‘This student exam cohort will suffer from being a testing batch’
From booking confusion to reports of a few noisy invigilators, student Imani Asi says the issues with the March GPhC exam have made her cohort feel disenfranchised
The weight has been lifted, the March 2021 General Pharmaceutical Council (GPhC) registration exam is finally over. However, there is an overwhelming feeling of disappointment and worry as we await our results. While we understand that it must have been highly difficult to moderate the staff and set-up at the test venues, there were many inconsistencies and issues that should be taken into consideration by the GPhC.
I had a stressful lead up to the exam, whereby mere days before sitting I received a phone call from Pearson VUE, which provided test centres for the exam, to change my exam venue due to my original one being at overcapacity. I had initially booked a venue an hour's drive away in Liverpool because it was the only one available at the time. The booking options were either another centre in Liverpool or one in my hometown of Manchester. I opted for the booking in Liverpool, as at this late stage I was mentally prepared for the journey and had booked a £100 hotel there.
Receiving the call from Pearson VUE mid-revision at 7pm one day was unnerving, but I carried on. It was not until I checked my emails a little later that I noticed Pearson VUE had changed my day of sitting to March 17 from my original date of March 18. This situation caused more unnecessary stress, I was unable to focus on what was before me.
In the end, Pearson VUE changed my sitting date back to March 17, but my question is this: How was this mistake allowed to happen two days prior to the exam, when the GPhC had a year to organise it? In addition, the responsibility for deeming whether we were safe enough from COVID-19 to sit the exam seemed to lie with us students. All we want to know is whether someone is being held accountable for how we are being treated.
My cohort sat the exam over two days. We were told that it would take the form of two sets of different papers and, although the GPhC has since released a statement saying as much, students are feeling uneasy that the conversation about the exams is continuing after the sittings.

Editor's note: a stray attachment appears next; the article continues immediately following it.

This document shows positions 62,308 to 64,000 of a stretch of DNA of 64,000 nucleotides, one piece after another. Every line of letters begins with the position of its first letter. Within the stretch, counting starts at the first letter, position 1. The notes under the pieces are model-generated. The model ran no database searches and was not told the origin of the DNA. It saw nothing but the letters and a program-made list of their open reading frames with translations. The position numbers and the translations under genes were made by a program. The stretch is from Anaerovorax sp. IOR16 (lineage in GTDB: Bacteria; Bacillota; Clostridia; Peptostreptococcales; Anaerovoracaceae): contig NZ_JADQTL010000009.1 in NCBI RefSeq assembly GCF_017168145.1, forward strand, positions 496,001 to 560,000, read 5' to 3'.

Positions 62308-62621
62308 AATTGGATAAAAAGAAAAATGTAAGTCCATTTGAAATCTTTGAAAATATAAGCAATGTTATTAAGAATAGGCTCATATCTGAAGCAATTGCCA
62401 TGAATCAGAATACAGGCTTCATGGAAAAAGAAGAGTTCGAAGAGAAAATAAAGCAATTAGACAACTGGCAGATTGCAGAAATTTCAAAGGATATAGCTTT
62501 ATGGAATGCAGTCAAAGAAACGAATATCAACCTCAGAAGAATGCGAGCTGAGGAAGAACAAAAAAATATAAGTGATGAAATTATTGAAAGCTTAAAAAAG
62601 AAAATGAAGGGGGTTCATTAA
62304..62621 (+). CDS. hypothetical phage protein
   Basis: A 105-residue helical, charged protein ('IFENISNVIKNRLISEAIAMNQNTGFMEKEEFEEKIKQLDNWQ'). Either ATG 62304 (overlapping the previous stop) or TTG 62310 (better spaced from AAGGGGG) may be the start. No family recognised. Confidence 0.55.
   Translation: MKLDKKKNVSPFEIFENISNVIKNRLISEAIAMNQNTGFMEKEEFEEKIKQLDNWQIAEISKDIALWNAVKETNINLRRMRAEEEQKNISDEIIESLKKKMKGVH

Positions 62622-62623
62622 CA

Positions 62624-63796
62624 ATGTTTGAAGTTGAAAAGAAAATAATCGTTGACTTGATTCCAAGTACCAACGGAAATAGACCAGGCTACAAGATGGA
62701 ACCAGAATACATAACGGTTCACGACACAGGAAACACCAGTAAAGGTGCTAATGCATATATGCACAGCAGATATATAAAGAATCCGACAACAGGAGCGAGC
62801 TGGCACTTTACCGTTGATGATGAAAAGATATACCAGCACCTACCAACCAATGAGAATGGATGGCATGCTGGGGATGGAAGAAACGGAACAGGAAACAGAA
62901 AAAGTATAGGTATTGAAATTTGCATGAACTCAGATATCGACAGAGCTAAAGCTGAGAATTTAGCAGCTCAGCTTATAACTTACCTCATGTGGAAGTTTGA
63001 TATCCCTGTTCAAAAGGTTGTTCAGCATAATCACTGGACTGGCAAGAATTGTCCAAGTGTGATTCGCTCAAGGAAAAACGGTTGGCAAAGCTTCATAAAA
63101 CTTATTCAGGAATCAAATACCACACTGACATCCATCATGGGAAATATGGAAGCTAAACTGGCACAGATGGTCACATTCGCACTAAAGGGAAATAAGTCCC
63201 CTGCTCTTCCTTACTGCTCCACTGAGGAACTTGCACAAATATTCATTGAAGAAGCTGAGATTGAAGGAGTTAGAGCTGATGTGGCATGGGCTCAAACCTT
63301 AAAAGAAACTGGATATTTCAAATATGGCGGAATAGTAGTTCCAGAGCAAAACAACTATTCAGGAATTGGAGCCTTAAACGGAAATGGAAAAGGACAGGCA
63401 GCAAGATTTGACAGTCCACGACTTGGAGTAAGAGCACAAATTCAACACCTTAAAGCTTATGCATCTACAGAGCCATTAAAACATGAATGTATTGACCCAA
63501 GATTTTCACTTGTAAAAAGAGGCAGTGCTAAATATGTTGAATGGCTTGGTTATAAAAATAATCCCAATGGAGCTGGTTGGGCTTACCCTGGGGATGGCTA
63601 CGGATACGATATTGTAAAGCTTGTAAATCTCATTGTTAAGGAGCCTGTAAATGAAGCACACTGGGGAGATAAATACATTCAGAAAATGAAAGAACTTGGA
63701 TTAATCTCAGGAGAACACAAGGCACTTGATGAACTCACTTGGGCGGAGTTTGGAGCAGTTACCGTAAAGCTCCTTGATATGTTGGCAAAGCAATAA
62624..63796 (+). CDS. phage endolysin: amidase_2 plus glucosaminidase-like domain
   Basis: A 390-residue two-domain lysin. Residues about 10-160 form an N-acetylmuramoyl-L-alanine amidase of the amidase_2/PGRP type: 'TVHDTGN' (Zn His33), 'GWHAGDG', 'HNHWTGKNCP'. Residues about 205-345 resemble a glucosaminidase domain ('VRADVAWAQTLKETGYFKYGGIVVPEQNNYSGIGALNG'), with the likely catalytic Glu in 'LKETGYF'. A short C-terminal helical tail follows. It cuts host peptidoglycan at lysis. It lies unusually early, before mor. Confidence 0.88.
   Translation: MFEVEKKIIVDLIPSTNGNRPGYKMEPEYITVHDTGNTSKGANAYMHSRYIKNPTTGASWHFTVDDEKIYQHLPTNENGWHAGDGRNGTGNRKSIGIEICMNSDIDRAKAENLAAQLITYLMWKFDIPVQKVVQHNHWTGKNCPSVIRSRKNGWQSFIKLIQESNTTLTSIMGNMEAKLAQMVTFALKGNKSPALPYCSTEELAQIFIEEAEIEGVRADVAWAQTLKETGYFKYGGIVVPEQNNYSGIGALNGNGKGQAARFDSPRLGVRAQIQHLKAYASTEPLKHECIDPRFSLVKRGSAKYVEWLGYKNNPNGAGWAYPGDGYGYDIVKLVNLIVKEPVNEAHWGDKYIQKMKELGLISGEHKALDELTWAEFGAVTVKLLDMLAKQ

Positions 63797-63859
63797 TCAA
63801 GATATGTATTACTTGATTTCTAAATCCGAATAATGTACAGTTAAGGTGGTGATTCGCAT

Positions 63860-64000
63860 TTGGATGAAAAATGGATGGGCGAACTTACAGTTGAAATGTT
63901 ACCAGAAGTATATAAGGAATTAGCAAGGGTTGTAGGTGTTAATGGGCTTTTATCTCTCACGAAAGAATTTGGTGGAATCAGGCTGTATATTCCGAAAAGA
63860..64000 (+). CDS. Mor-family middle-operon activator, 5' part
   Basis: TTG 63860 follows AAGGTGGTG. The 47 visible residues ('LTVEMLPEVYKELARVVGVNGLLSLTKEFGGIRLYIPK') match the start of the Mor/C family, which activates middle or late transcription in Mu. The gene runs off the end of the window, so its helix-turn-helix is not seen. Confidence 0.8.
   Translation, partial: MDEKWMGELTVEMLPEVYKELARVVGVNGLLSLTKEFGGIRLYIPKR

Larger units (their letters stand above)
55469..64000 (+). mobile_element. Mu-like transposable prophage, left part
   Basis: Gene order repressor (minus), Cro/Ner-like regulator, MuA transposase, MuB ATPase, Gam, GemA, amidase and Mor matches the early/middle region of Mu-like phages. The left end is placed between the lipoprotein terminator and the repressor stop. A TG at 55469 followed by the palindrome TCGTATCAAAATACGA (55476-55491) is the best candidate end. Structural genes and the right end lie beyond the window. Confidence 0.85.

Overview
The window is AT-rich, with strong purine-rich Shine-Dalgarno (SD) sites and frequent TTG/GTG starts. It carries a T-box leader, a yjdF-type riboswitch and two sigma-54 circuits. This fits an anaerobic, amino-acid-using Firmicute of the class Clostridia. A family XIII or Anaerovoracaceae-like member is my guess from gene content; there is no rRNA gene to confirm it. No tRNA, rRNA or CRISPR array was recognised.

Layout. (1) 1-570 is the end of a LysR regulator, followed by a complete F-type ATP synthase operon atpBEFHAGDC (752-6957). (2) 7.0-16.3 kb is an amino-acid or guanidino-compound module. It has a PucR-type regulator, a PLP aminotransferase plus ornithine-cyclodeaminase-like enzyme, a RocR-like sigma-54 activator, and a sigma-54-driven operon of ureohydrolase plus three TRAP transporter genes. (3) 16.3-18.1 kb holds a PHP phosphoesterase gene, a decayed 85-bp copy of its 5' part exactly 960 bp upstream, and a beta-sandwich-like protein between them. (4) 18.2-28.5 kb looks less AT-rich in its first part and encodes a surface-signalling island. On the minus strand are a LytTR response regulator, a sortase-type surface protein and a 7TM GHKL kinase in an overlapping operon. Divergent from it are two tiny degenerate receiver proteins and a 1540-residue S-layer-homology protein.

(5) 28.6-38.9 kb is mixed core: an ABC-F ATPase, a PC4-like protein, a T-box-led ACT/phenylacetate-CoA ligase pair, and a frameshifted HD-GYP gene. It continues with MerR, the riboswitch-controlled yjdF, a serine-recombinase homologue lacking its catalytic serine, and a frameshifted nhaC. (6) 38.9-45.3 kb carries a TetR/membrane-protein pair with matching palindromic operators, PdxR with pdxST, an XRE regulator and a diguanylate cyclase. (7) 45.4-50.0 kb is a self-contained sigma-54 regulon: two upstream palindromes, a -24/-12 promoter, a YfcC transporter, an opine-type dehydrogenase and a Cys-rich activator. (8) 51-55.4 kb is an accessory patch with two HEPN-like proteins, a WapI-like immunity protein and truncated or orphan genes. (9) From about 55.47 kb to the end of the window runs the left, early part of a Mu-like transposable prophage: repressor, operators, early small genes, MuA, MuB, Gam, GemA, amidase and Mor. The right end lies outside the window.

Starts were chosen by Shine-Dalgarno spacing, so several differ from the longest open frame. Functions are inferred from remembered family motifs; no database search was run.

There seemed to be a great deal of overlap in the questions and content of the exams. While I appreciate the wording and answers may have been different in the two sittings, some students said a great number of questions were very similar. This undoubtedly raises concerns in how the two papers will be marked and moderated. Students deserve to know that they will be treated fairly throughout the process.
Inconsistencies in how students experienced the exam need to be reviewed. In previous years, the GPhC organised invigilation of the exams from pharmacy professionals. Why could there not have been an allocation of similarly qualified people at Pearson VUE centres to ensure maximum support for students?
Some centres had technical difficulties whereby a few students had to sit in front of a blank screen for up to four hours waiting to start the exam, according to reports heard by C+D. There were staggered starts, so if students finished early they could leave for a break before returning to start the second paper, but this meant that other candidates were disturbed in the process.
Not all invigilators were considerate. Some made a lot of noise, with one student even having to ask an invigilator to be quiet, C+D heard. There were inconsistencies in the allowance of wipeable notepads, with some complaining that if they requested another pad then the first was taken off them so they could not go back and check their answers, some candidates said.
We understand that this is the first time the exam has been online. Hopefully all of the issues will be rectified for future sittings. However, while the experience differed from student to student this time, there should have been a more robust operation in place to ensure fair testing conditions throughout the cohort.
We cannot ignore how we have been the testing batch and will undoubtedly suffer because of it. The question remains for those of us who are on their third attempt: If we fail this time, will we be allowed another chance at sitting the exam due to being put into an entirely new situation?
There seems to be no compassion from the GPhC. This cohort feels so disenfranchised by the regulator that each time a problem has arisen we have wondered whether there is even any point in raising our voices. Instead of being listened to, we are dismissed with a blanket statement. We deserve a higher level of accountability, reassurance and support from those who are meant to be in charge.
Read the post-exam response from the GPhC to concerns about the sittings
Read the pre-exam apology from GPhC chief executive Duncan Rudkin for issues with the assessment
Of the GPhC exams, a Pearson VUE spokesperson said: "Social distancing requirements at all of our UK test centres (as mandated by the UK government and local authorities) have reduced appointment availability across our network, as we continue to deliver exam programs for clients which qualify as essential services.
"Although we are not in a position to comment on the experiences of anonymous candidates, we apologise to any individuals who experienced issues with Pearson VUE’s booking process or who faced any disruption when taking their exams remotely for the GPhC registration assessment. We recognise the pressures of taking a high-stakes exam at this current time and take on board all feedback from candidates in order to make any necessary improvements moving forward.''
Imani Asi is a pre-registration student based in North West England